Phnom Penh — Karaoke is big in Cambodia. Very big. Office workers sing and dance the night away while sipping iced beer in windowless, bunker-like karaoke parlors known as “KTV”s. Younger viewers download the videos directly onto their computers and sing at home.
Flip to any of the country’s nine major television channels — all owned by government officials or business people with close ties to the governing Cambodia People’s Party and it won’t take long before a karaoke video singing the praises of Prime Minister Hun Sen or his wife, Bun Rany, comes on the air.
The programming is part of a quiet but long-running propaganda campaign that takes full advantage of Cambodians’ passion for sing-along.
Hun Sen, a canny former Khmer Rouge guerrilla fighter who later rebelled against the regime, has held power for the past 27 years. Western countries criticize his government’s record on human rights: Protesters and activists have been shot, and high-profile opposition figures are routinely prosecuted on trumped-up charges. But the steps that he is taking to remake Cambodian culture in his own image are perhaps an even more insidious form of control.
Hun Sen has already commissioned dozens of the country’s top comedians as military officers in his personal bodyguard unit, ensuring that their jokes toe the party line. Nearly every new school, bridge or road that has been constructed or renovated in the past decade is named after Hun Sen or Bun Rany.
Hun Sen and his relatives have been given lavish, nonsensical royal titles with Sanskrit roots. Hun Sen now goes by Samdech Akka Moha Sena Padei Techo, something like Illustrious Prince, Great Supreme Protector and Famed Warrior. Or Techo, for short.
And then there is Hun Sen karaoke, the hundreds of songs by Hun Heng, the prime minister’s personal songwriter. (The two men are not related.) In the 1990s, Hun Heng’s job was to compose pastoral love ballads that were thenrecorded and sold as Hun Sen’s own work. Any pretense that Hun Sen writes his own material has since been dropped, and Hun Heng is a fairly well-known figure in his own right.
I asked Hun Heng if he would meet me to talk about his compositions, but he refused. “It’s very hard to explain,” he said over the phone last month. “I can’t explain this whole thing with just a few words.”
But the songs speak for themselves. Videos celebrating two of Hun Sen’s recent major policy decisions have been in heavy rotation on multiple television stations recently.
One of them praises a measure to end a system of privately owned fishing lots and open up more space for subsistence fishing. “This sub-decree of 7 March 2012 has truly sprung from the intellectual and thoughtful mind of someone who is trying to conserve endangered fishing resources,” sing a man and a woman in harmony, over image after image of flopping fish.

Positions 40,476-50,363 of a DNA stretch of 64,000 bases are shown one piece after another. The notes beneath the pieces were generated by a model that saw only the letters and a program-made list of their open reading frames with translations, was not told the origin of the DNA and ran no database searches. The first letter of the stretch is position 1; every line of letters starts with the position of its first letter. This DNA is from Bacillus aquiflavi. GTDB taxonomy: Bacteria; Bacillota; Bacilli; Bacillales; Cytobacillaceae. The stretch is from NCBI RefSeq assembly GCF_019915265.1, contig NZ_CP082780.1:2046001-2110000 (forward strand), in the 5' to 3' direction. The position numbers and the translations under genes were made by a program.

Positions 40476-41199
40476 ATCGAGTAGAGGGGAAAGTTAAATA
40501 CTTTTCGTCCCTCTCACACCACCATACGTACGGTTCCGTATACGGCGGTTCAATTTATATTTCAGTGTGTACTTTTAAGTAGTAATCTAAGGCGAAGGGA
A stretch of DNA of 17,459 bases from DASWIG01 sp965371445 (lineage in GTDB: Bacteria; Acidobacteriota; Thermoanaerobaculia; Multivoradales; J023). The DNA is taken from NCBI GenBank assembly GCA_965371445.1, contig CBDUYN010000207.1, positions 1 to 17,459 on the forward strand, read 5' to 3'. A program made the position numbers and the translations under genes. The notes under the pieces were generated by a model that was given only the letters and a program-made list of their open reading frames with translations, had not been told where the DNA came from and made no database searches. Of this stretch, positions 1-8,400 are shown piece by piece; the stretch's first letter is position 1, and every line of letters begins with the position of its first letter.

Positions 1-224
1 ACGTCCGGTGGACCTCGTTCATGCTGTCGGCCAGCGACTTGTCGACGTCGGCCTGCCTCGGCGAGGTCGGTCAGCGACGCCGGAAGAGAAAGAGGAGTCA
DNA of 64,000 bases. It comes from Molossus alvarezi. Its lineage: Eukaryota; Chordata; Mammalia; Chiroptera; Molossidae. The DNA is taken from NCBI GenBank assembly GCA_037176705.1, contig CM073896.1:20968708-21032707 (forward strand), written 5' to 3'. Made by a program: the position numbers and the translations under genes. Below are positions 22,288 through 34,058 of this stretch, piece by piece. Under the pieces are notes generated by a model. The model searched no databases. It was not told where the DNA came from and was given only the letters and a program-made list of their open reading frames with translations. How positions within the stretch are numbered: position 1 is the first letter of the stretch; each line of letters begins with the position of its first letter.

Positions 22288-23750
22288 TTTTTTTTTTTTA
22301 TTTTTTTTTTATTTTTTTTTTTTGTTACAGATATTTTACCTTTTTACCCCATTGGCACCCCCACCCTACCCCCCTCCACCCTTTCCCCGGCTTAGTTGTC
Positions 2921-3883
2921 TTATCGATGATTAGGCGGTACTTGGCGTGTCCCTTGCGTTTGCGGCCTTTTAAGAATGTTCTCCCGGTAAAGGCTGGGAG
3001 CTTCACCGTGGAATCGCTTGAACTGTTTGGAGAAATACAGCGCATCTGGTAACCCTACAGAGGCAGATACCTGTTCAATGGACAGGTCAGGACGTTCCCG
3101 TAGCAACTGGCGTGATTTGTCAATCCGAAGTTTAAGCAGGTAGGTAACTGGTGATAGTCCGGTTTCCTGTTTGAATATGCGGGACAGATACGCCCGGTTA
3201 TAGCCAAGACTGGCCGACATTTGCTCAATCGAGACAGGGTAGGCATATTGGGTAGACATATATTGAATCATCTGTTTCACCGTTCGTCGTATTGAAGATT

“Heart of the Volunteer Teenager” lauds a program that dispatches students to survey disputed land in the countryside. In the video, old women flash toothless grins as they hold up their land documents while a singer croons: “Mother Bun Rany gives us opportunity and destiny, and Father Techo is highly superior and elicits our great gratitude.”
Dozens of karaoke panegyrics to Bun Rany, a former nurse with a formidably bleached and powdered face, enumerate her good qualities. She is “a Cambodian women’s hero.” She has a “great, famous history.” She is a “great model person.” She is “an actual mother of charity.” She has “actually changed people’s ways of thinking — oh!” She is “actually made of diamonds and gold.”
One video presents a blow-by-blow of the day in 2011 when the first lady was given not one but two titles by the Royal Academy of Cambodia, the nation’s highest academic body: Most Outstanding Lady of Cambodian Society andKittiprittbandit — roughly, Glorious and Upright Person of Genius.
Sophal Ear, a Cambodian-American academic who closely follows the political situation here, told me that “the constant playback is like any propaganda.” And while most people don’t run out to buy up the DVDs, “it eventually seeps into the consciousness.”
Sophal Ear also pointed out that Hun Sen’s vast musical output is a throwback to the days of the charismatic late King Norodom Sihanouk, who was a prolific songwriter, singer, filmmaker, jazz saxophonist and painter.
But a friend recently explained to me an important distinction. Of Sihanouk’s songs, he said, “they are very beautiful and meaningful.” But “listening to Hun Sen’s songs is like eating bad food.”
As it happens, this friend had been struggling to find a primary school for his six-year-old son that isn’t named after Hun Sen. “There are only a few in the entire city,” he explained. The boy finally ended up at Hun Neang Elementary School. It is named after Hun Sen’s elderly father, who was recently given his very own title: Tycoon of Great Honesty and Charity.
Julia Wallace is managing editor of The Cambodia Daily.